Every now and then We get e-mails and comments from readers who like to add some bass to their car stereo system. One recent one asked, “How can I install a powered subwoofer to a factory stereo?”.
Powered subwoofers include all the elements of a bass system — subwoofer, amplifier, and enclosure — in one convenient package.
No matter what kind of music you love, or how softly or loudly you like to listen, adding bass will enhance your music and make everything sound more beautiful and full.
A powerful subwoofer can reveal layers of sound that typical coaxial car speakers are simply not equipped to handle. That said, adding a powered subwoofer to your factory stereo is a great way to improve your sound without giving up your familiar factory controls.
How to Install a Powered Subwoofer to a Factory Stereo
Before you get started, you need to decide on where you want to mount your subwoofer. Some powered subs are small enough to be mounted under the seats.
Bear in mind that the sub’s built-in amplifier generates heat, so adequate ventilation is important whether you mount it under the seat or in the trunk.
Additionally, most powered subs do not come with the necessary wiring, so be sure to purchase a wiring kit that includes the wiring and fuses you’ll need.
1. Disconnect the battery
It goes without saying that you need to disconnect the negative battery terminal before any electrical work to protect you and your gear during installation.
2. Run the power wire
Next, run the power cable from the battery to the powered subwoofer through the firewall that separates the engine compartment from the main cabin. Once you’re inside the cabin, tuck the power cable under trim panels or your carpet along one side of your car all the way into the area where you’re going to mount the subwoofer.
Some amp wiring kits come with the fuse assembly already put together. If that’s not the case with your kit, you’ll need to cut a short piece of the power cable, enough to cover the distance from the battery to the fuse holder location, and strip wire insulation off both ends as needed to crimp terminal rings to one end and to attach the fuse holder to the other end.
Afterwards, remove the insulation from the end of the wire that leads to your amp and attach it to the other end of your fuse holder. It’s highly recommended to mount the fuse as close to the battery as possible to prevent short circuits.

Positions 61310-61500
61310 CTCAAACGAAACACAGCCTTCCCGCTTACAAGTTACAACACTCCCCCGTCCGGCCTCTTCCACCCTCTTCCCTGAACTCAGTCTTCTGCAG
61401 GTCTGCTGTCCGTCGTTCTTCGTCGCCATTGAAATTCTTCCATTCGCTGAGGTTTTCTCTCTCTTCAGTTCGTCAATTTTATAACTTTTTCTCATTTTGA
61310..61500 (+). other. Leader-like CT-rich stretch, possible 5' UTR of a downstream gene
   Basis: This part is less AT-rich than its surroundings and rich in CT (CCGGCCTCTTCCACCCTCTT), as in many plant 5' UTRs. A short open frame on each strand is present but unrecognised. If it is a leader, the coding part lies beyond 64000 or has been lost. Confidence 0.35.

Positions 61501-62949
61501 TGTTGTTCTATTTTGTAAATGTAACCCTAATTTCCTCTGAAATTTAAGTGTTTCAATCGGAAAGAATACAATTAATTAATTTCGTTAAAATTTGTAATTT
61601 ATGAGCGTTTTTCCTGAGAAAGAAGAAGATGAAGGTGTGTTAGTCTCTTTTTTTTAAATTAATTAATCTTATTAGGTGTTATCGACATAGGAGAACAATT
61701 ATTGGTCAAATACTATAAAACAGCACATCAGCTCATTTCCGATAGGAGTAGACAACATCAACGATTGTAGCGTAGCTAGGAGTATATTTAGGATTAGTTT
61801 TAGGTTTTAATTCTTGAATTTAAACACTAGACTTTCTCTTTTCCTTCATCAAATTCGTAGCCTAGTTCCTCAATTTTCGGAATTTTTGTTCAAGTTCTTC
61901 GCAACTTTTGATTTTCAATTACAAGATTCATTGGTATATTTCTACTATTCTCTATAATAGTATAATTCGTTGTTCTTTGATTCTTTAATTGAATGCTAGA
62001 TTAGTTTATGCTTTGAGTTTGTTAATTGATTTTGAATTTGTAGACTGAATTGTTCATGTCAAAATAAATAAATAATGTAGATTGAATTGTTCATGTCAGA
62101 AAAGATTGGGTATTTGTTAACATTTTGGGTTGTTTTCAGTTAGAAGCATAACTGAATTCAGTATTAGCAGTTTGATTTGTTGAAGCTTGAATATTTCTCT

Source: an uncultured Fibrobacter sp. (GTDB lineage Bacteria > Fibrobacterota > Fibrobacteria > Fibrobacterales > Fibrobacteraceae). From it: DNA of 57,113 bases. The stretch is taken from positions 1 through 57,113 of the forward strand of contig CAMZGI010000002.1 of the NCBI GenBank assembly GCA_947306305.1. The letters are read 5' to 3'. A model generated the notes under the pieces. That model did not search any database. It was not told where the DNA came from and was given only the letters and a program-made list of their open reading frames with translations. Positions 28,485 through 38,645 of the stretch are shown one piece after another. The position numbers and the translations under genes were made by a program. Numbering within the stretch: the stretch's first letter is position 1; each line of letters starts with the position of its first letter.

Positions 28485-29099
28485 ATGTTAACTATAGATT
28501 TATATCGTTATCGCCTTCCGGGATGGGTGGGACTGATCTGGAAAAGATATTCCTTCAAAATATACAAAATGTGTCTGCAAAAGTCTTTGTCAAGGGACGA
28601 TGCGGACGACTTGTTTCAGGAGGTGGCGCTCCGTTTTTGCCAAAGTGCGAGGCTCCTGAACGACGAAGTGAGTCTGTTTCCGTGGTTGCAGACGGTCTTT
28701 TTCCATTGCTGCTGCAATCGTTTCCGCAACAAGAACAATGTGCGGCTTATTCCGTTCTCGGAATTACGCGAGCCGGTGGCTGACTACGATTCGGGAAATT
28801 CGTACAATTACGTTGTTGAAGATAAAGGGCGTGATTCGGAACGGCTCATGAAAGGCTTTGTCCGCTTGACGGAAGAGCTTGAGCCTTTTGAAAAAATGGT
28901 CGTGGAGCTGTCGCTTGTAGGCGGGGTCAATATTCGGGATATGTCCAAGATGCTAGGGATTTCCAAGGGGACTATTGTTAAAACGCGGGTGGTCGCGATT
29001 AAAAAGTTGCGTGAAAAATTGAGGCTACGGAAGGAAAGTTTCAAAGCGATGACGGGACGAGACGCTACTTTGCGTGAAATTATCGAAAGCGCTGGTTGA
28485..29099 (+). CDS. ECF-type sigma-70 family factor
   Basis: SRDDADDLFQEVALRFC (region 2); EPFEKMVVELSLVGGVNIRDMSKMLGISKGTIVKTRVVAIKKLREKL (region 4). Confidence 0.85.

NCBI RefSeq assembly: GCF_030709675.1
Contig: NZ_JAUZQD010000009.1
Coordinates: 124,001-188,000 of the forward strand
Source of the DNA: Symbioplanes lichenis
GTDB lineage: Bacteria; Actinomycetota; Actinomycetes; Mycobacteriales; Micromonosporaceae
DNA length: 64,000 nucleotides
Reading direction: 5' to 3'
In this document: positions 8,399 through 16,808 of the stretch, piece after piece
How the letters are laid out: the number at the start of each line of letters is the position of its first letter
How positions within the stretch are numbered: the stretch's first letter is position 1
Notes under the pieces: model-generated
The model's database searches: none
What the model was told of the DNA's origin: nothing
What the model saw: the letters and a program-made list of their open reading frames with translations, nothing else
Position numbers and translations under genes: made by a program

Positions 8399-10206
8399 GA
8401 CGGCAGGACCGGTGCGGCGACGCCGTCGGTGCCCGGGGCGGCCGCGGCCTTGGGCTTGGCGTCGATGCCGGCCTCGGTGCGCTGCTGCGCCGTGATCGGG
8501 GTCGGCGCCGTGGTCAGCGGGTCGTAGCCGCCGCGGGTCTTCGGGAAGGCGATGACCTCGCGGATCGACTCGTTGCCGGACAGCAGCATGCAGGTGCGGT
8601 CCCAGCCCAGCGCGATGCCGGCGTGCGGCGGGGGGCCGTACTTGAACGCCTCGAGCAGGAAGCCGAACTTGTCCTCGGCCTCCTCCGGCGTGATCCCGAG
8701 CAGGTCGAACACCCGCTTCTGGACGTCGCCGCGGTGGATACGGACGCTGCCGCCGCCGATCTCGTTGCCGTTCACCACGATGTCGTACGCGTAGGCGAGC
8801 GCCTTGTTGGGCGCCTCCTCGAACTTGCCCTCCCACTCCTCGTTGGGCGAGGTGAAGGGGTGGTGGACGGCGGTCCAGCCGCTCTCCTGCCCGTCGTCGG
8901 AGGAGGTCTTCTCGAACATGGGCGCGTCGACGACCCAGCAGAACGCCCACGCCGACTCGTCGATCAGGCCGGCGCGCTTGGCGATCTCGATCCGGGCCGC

3. Run the turn-on wire and signal cables
After running the power wire, the next thing to do is run the turn-on wire and signal cables. Since most factory stereos aren’t equipped with preamp outputs, you’ll need to use a line output converter (LOC for short).
What a line output converter does is that it converts speaker-level output signals (high-level amplified signals) into RCA preamp-level signals (low level signals); those that you can actually feed an amplifier with.
Otherwise, you can just tap into the speaker wires behind your stock stereo, or possibly the rear deck speakers to get signal to the powered sub’s built-in amp.
You don’t want to run these wires, the turn-on wire, and the RCA cable, right next to the power wire. That’s a great way to get noise introduced into your system. That said, run them down the opposite side of the car from the power wire.
4. Connect the ground wire
The third primary connection is the ground wire. You want to ground your powered subwoofer to a good bolt that goes right into the vehicle’s chassis.
The ground wire terminal should be in contact with the vehicle’s bare metal. With that said, use some sandpaper to sand away any paint or primer at the contact or grounding point for the best possible grounding.
5. Make your wiring connections
Last but not least, reconnect your vehicle’s negative battery terminal, but before firing your powered subwoofer up to test, make sure to turn the built-in amp’s gains all the way down. You’ll also need to verify that the subwoofer turns on when you start the car. Then you can play some music and set your gains.
Everybody knows that a good subwoofer will make a night and day difference in terms of sound quality by bringing out the best in any kind of music from classical to hip-hop. Powered subs are no exception. They are one of the easiest and most cost-effective options to fit your sound into tighter spots without much hassle.
We’ve reviewed a wide variety of powered subwoofers that’ll help you bring the boom to almost any vehicle. So, whether you’re looking for high power and a big woofer or a small unit that can easily fit into tight spots, you’ll find something that suits your style and your budget.